1984 Questions and Answers
by George Orwell

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Why does Winston view the affair as a political act?

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Winston views his affair with Julia as a political act because every act in 1984 is political. Totalitarianism means that the influence of the Party in every area of life is so pervasive that every word and action becomes either orthodox or unorthodox: an expression of loyalty to the Party, or a rebellion against it.

Sex may be permissible for the procreation of future Party Members (Katharine, Winston's wife, had called it "our duty to the Party"). One should not enjoy it much, however. This is because all enthusiasm and passion must be stored up for politically orthodox activities, such as the hatred of Goldstein.

Although Winston is the one who immediately thinks of the affair as a political act, it is Julia who gives the best explanation of why it is a rebellion against the Party when she expounds the connection between chastity and political orthodoxy:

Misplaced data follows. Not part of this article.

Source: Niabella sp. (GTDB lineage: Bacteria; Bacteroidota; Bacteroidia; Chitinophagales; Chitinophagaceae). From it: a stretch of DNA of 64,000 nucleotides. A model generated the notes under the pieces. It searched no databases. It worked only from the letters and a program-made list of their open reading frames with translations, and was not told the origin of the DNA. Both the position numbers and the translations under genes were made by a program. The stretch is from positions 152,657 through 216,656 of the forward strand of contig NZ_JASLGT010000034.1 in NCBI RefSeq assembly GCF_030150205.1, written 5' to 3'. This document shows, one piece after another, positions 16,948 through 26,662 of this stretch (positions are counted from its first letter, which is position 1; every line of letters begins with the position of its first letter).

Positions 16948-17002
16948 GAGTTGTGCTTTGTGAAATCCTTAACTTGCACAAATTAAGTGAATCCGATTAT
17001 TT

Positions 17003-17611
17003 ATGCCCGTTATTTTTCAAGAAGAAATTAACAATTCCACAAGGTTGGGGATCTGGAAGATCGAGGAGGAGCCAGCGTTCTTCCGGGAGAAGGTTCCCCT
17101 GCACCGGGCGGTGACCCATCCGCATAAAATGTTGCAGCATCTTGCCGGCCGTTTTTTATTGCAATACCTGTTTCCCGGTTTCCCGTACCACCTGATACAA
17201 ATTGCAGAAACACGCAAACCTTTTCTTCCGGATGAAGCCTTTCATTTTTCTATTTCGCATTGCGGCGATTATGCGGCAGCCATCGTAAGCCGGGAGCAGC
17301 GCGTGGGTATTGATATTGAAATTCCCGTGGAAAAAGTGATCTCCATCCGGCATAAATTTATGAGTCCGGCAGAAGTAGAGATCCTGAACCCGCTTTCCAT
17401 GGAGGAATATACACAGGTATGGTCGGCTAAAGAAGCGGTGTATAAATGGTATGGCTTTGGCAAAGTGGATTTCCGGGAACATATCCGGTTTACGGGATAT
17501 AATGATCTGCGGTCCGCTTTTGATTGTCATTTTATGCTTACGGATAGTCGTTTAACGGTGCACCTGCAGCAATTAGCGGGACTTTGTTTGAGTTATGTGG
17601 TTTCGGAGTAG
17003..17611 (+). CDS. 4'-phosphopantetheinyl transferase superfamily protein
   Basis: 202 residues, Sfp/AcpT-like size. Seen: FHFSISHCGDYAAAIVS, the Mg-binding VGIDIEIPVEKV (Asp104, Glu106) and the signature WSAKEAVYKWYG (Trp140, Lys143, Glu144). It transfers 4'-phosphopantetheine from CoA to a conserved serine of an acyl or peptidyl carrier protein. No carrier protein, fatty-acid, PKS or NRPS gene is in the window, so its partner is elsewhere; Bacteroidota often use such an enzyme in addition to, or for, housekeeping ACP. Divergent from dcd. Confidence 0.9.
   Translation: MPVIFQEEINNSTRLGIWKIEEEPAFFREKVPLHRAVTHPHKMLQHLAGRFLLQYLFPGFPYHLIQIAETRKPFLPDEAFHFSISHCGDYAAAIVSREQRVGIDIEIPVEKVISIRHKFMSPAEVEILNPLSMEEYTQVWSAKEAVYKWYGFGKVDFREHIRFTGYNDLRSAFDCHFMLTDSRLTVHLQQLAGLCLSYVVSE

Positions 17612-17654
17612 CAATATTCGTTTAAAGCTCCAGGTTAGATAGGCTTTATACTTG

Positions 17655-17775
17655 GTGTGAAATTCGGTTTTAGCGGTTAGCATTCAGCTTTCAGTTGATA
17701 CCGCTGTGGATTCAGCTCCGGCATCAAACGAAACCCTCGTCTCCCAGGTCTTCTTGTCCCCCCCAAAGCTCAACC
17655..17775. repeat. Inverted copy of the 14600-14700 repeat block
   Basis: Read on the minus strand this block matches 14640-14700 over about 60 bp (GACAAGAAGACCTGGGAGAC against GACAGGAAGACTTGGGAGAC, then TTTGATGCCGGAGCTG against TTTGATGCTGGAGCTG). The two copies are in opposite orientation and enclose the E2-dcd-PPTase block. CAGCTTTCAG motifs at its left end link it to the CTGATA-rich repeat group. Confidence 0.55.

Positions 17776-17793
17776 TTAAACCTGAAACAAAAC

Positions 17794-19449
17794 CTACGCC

When you make love you're using up energy; and afterwards you feel happy and don't give a damn for anything. They can't bear you to feel like that. They want you to be bursting with energy all the time. All this marching up and down and cheering and waving flags is simply sex gone sour. If you're happy inside yourself, why should you get excited about Big Brother and the Three-Year Plans and the Two Minutes Hate and all the rest of their bloody rot?

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